The Workbench: A Complete Guide to Creating Your Perfect Bench by Lon Schleining.


  48. Mike Lingenfelter

    The Essential Woodworker – Robert Wearing

    I wish I had the book when I started to learn about hand tools. I would give this book to anyone I know, who is going down the hand path.

  49. Albert Gauché

    This is a tough choice with so many good books to choose from. My favorite is probably my first woodworking book as 12 year old in junior high school by E.J Tangerman,"Whittling and Woodcarving". It just covers a massive amount of topics. Chapter 2 Woods, is an excellent reference. However page 46 covers my favorite topic carving spoons and noggins. If I could only have one book on woodworking this is it for me.

  50. Phil

    The Woodwright’s Shop: A Practical Guide to Traditional Woodcraft or any other of Roy Underhill book

  51. Sean

    My book would be Woodland crafts in Britain by H.L.Edlin 1949.
    It covers a lot of woodland crafts and is an important history book, with good black and white photos of the craftspeople. It has and will constantly inspire me, a book that can be read form cover to cover or just dipped into. Probably not the sort of book that most people would recommend on this site but these craftsmen were specialists and really understood the very nature of wood and what can be made from it, in it`s raw form.

  52. Josh

    The Essential Woodworker, Robert Wearing

    Other than The Jointer and Cabinetmaker it is the only woodworking book I have read multiple times.

  53. Wesley

    For me that would have to be The Book Of Shaker Furniture By John Kassay, which I bought when I came out, and still love to spend a few hours with.

    Wesley Tanner

  54. Heinz Stuecklin

    Toshio Odate : Japanese Woodworking Tools: Their Tradition, Spirit and Use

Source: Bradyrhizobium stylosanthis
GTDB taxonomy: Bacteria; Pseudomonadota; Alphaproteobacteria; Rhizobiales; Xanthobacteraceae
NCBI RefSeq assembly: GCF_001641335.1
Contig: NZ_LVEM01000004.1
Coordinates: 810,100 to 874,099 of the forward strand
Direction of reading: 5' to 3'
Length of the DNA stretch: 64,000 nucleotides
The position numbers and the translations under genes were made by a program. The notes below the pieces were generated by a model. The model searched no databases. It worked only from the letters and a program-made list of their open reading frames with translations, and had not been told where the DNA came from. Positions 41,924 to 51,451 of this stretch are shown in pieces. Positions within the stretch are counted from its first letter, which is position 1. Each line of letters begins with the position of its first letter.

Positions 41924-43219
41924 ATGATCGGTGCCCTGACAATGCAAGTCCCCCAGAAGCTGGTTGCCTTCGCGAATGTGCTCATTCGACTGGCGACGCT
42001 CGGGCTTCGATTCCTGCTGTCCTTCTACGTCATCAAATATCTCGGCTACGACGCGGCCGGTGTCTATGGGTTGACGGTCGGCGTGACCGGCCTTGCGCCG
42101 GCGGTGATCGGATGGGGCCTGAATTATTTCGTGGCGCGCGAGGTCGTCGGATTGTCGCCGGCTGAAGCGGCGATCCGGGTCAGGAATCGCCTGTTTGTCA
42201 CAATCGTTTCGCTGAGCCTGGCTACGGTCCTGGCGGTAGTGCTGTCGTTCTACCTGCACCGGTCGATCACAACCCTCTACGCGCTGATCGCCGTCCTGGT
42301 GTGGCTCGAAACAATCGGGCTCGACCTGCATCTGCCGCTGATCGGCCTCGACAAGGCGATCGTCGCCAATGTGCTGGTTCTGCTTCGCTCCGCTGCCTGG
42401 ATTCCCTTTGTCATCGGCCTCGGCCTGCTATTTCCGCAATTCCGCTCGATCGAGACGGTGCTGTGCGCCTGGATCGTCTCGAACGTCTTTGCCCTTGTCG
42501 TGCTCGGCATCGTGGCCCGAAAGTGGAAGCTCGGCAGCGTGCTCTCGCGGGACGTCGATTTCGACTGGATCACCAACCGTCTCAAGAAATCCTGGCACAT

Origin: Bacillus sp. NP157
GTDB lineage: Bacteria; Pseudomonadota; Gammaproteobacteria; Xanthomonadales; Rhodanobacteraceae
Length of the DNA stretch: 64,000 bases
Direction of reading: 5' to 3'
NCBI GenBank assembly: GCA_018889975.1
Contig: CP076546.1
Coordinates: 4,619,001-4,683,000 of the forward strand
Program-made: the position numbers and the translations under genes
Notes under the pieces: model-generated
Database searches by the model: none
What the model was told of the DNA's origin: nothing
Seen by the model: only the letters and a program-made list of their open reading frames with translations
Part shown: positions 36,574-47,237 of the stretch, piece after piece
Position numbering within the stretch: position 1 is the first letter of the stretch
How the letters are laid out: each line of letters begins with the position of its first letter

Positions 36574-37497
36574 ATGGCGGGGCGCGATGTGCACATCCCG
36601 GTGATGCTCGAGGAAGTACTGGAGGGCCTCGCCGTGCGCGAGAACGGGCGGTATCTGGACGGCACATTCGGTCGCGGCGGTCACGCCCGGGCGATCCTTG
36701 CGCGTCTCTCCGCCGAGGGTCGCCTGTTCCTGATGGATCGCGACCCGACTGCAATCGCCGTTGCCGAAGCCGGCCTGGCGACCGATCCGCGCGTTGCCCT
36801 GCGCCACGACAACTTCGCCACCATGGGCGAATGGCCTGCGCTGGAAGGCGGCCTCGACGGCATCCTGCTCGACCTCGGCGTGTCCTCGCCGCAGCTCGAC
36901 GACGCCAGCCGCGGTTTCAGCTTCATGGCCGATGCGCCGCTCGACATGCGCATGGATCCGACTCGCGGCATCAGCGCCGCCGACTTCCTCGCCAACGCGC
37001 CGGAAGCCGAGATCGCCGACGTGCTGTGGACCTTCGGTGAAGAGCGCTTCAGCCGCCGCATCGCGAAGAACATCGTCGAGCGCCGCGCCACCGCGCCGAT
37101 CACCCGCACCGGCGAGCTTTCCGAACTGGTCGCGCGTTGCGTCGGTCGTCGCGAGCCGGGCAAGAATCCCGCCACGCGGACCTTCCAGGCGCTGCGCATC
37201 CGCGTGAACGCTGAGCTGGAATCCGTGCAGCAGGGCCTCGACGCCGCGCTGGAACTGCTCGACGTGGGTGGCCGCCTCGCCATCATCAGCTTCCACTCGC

Heinz Stuecklin

  55. Dan

    I second Illustrated Cabinetmaking, and if I could have 2 books, the second would be Understanding Wood Finishing: How to Select and Apply the Right Finish by Bob Flexner.

  56. Joseph Watson

    Shop Drawings of Shaker Furniture & Woodenware, Vols. 1, 2 & 3 by
    Ejner Handberg

    It’s a great resource for shaker furniture to build and design your own variations of. This is a must have if you like shaker designs.

  57. Don Peregoy

    Please forgive me Mr. Charlesworth.
    But there is only one choose.

    Encyclopedia of shaker furniture.

  58. ben l

    The Essential Woodworker, Robert Wearing

    I just keep picking it up and learning something new, even after reading it 20 times. It’s just such an incredibly dense book.

  59. Dave Griessmann

    Fine Furniture For A Lifetime – Glen Huey

    As a woodworking book, it was the first to provide furniture you’d love to have in a manner you could build w/out being discharged.

    You were able to learn cabinet making while building the projects.

  60. Andrew Yang

    Workbenches: From Design And Theory To Construction And Use. Can’t remember the author…

    For me it was about more than workbenches. I’m sure the intent was to show how the workbench could be used for certain operations. For me, as a beginner, it served to give a good overview of what woodworking operations are commonplace.

  61. David Mathias

    But Chris, that was originally published within the last 100 years…

    For my choice, I’ll go with the book that I think taught me the most: Understanding Wood Finishing by Bob Flexner.